As the Mini's LCD is not a touch screen, you control the infotainment system mostly through a knob on the console. You can turn it to move up and down through menu items, or push it sideways to drill down or back up in the menu structure. Not immediately intuitive, it becomes easier to figure out over time.
Leaving out the Mini Connected option, you can still get Bluetooth audio streaming and an iPod connection, but with the LCD, you get to see album art. HD Radio is also standard. The car's basic, six-speaker audio system produces decent sound, but Mini lets you upgrade to a 480-watt 10-speaker system, which includes 5.1 surround-sound processing.
Mini Connected is available across Mini's model lineup, so what does John Cooper Works add to the Cooper Clubman? Where the Cooper S Clubman model gets 181 horsepower, the John Cooper Works model uses a bigger turbo, different engine programming, and a bigger exhaust to produce 208 horsepower and 192 pound-feet of torque.
These numbers may give you something to brag about, but they will make little difference in anything but track driving. Both the Cooper S Clubman and John Cooper Works versions get the same six-speed manual transmission, which shifts with European smoothness and lets you chirp the front tires off the line. From any start, the John Cooper Works Clubman requires a little pre-blip of the gas, as its low idle makes it easy to stall.
The real advantage of the John Cooper Works trim comes in the form of superior handling. The base-level Mini takes corners well, but the John Cooper Works Clubman handles turns at speeds you wouldn't think possible in this type of car. Not only does it have a better limited slip differential than the Cooper S Clubman, but it also gets a form of BMW's Dynamic Traction Control, which allows a little more play before reining in the car.
However, the John Cooper Works Clubman hits its limits pretty quickly, the stock tires losing grip and skittering on the asphalt. And when braking at speed, the car gets unsettled, requiring some corrective wheel work. The front brakes are robust, but the rear brakes may be a little skimpy when trying to keep the car grounded.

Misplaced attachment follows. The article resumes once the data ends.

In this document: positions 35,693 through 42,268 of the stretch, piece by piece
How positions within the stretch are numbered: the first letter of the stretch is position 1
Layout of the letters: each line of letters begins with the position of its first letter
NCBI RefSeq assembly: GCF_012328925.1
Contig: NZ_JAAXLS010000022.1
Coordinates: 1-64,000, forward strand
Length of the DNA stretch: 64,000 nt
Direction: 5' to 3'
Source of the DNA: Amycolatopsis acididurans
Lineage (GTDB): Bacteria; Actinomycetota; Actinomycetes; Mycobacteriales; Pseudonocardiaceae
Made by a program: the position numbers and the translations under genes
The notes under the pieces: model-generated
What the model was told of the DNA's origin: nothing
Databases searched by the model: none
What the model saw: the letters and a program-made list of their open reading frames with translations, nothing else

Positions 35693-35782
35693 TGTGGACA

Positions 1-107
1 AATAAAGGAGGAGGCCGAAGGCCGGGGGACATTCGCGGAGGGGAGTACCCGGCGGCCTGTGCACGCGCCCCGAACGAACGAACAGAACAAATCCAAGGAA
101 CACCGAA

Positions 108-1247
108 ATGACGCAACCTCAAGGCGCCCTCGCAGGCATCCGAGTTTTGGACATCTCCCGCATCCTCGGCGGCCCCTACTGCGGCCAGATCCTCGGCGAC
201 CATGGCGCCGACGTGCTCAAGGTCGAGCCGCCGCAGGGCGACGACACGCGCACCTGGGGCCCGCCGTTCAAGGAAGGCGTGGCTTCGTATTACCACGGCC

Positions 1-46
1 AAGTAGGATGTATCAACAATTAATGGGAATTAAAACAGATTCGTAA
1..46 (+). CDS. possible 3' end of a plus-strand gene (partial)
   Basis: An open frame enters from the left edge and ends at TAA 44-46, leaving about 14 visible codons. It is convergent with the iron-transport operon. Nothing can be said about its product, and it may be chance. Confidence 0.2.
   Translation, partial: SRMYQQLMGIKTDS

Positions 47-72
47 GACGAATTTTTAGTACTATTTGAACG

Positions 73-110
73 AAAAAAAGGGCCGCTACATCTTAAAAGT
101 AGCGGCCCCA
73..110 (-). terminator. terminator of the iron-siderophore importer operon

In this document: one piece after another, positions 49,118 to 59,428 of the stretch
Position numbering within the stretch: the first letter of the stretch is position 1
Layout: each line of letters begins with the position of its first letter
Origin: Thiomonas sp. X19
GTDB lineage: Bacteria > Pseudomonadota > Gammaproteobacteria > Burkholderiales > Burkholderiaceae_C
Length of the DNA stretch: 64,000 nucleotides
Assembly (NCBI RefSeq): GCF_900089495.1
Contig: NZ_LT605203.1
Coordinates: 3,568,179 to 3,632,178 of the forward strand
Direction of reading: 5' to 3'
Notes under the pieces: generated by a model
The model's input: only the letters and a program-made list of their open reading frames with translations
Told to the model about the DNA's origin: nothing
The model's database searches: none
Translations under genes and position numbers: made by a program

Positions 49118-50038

In the John Cooper Works trim, the Clubman's suspension remains comfortable for around-town driving. It gets jolted over hard bumps, but delivers a reasonably smooth ride over most pavement. The responsive steering is not too touchy for a comfortable cruise down the freeway, and proved easy to turn in parking lots.
The extra power of the John Cooper Works Clubman means a loss of a few miles per gallon compared with the Cooper S Clubman, but the EPA rating of 25 mpg city and 33 mpg highway is still good. Even with a good bit of hard driving thrown in, CNET's car turned in an average of 28.1 mpg.
With direct injection, a turbocharger, and BMW's excellent engine control system, the 2011 Clubman John Cooper Works' 1.6-liter engine is a star performer. Although it shows a little initial turbo lag, it winds up quickly, delivering a healthy amount of power and good fuel economy. Its suspension is engineered well to make the car very enjoyable to drive.
The Mini Connected app vaults the car's cabin tech forward, giving it Internet-based music sources and Google search. The premium audio system works in its favor as well. The real low points of the Mini are its electronics interface, which isn't particularly intuitive, and the horrible-looking maps.
|Model||2011 Mini Cooper Clubman|
|Trim||John Cooper Works|
|Power train||Turbocharged direct-injection 1.6-liter, 4-cylinder engine, 6-speed manual transmission|
|EPA fuel economy||25 mpg city/33 mpg highway|
|Observed fuel economy||28.1 mpg|
|Navigation||Flash-memory-based with traffic|
|Bluetooth phone support||Optional|
|Disc player||MP3-compatible single-CD|
|MP3 player support||iPod integration|
|Other digital audio||Pandora, Bluetooth streaming, USB port, Internet radio, satellite radio|
|Audio system||6-speaker base, optional Harman Kardon 10-speaker, 480-watt system|
|Driver aids||Rear park sensors|
|Price as tested||$35,750|